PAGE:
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Is there Lead in you lead free solder pot?

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 Is there Lead in your Lead Free Solder Pot?

 

 solderlab-wave-.jpgThe IPC J-STD-001F Directive maintains that Lead content of circuit boards should not exceed 0.1% by weight of the alloy being used. Cadmium should not exceed .005% under this same directive. Although you may fill your solder pot with "virgin" material in the outset of your manufacturing process, solder can quickly collect "contaminants" that can cause soldering defects, degrade your process quality and put you in danger of non compliance with the IPC Standard. 

Lead contamination is a sneaky thing. It can happen and does happen when you believe your process is fully in control. Lets look at a few factors that contribute to this hidden solder pot killer. 

One common scenario is when Tin Lead finished components or boards are processed in a lead free wave, selective or dip solder pot. Base metals from these tin lead finished parts will readily leach into the solder bath and concentrate over time. Even if you are diligent in matching your base metals to the solder you are using, mistakes can happen. A few good mistakes can include:

  • Engineering, purchasing or distributor oversight in sourcing your components
  • Part Manufacturer process changes to lead frame plating
  • Part shortages that force quick part substitutions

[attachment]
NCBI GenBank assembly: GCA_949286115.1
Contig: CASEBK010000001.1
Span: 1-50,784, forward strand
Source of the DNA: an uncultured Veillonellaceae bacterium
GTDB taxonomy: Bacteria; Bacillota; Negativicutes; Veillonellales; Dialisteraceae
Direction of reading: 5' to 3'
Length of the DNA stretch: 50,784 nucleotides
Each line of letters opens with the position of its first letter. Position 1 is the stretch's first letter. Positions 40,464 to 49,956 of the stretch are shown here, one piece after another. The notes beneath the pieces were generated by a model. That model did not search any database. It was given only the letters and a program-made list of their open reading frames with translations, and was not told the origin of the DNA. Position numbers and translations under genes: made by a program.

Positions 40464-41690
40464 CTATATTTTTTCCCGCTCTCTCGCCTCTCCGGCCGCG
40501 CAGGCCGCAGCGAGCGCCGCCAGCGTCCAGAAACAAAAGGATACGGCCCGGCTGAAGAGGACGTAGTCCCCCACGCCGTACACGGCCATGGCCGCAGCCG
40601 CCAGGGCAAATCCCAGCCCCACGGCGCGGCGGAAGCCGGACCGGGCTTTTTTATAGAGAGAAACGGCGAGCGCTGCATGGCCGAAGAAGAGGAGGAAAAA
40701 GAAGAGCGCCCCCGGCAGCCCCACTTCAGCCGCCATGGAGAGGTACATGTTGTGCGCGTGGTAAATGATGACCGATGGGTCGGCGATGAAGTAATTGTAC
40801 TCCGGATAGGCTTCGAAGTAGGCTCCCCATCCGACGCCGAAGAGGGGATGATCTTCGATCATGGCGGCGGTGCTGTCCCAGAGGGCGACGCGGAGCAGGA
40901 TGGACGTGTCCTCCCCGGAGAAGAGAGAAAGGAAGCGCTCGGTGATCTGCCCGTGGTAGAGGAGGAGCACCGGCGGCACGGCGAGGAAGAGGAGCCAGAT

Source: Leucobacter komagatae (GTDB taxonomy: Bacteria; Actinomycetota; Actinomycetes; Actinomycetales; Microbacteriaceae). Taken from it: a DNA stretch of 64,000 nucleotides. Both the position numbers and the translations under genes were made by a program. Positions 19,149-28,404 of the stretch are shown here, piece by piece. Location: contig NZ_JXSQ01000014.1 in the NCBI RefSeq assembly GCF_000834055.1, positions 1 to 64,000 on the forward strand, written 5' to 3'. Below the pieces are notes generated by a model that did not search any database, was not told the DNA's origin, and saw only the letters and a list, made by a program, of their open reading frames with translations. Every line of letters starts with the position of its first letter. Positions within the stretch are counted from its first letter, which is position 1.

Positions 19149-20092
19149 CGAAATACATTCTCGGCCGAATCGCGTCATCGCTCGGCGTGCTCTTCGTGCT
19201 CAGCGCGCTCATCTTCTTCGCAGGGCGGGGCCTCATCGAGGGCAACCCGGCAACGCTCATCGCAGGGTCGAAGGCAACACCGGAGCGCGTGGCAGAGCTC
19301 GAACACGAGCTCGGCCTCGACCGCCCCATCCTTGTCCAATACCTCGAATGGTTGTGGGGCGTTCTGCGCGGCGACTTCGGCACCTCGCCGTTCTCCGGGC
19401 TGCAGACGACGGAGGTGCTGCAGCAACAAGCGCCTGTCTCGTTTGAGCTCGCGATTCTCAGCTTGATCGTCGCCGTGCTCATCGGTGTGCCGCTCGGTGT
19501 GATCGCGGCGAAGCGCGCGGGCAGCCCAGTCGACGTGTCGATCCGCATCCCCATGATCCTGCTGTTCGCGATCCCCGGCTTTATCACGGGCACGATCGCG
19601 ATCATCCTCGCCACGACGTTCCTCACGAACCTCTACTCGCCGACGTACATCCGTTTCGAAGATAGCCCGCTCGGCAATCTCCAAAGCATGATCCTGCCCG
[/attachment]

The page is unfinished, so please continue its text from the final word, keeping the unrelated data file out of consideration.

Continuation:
• Bad Habits: scrapping tin lead solder paste, wire or solder splashes into a lead free pot
  • Running wave solder fingers through a lead free solder pot after a tin lead run
  • Operator mistakenly replenishes the solder pot with leaded solder

That last point happens more often than expected. Whether this mixup is intentional, or by mistake, many solder manufacturers are taking additional steps to refine their product packaging and form to clearly indicate leaded and lead free products. Only 2 Tin Lead solder bars are enough to raise the lead content of an 800 pound lead free solder pot over the 0.1% ROHS directive limit. 

The EMPF (Electronic Manufacturing Productivity Facility) recommends performing solder alloy testing on a monthly basis to determine the rate at which the solder pot becomes contaminated. After a few months, a test frequency schedule can be determined based on the usage rate of the solder pot versus the solder pot contamination rate (mistakes included). 

SolderLab can assist you in determining how often you should be testing with our flex or PotWatch Solder Testing service. Start here, learn more and get the lead out !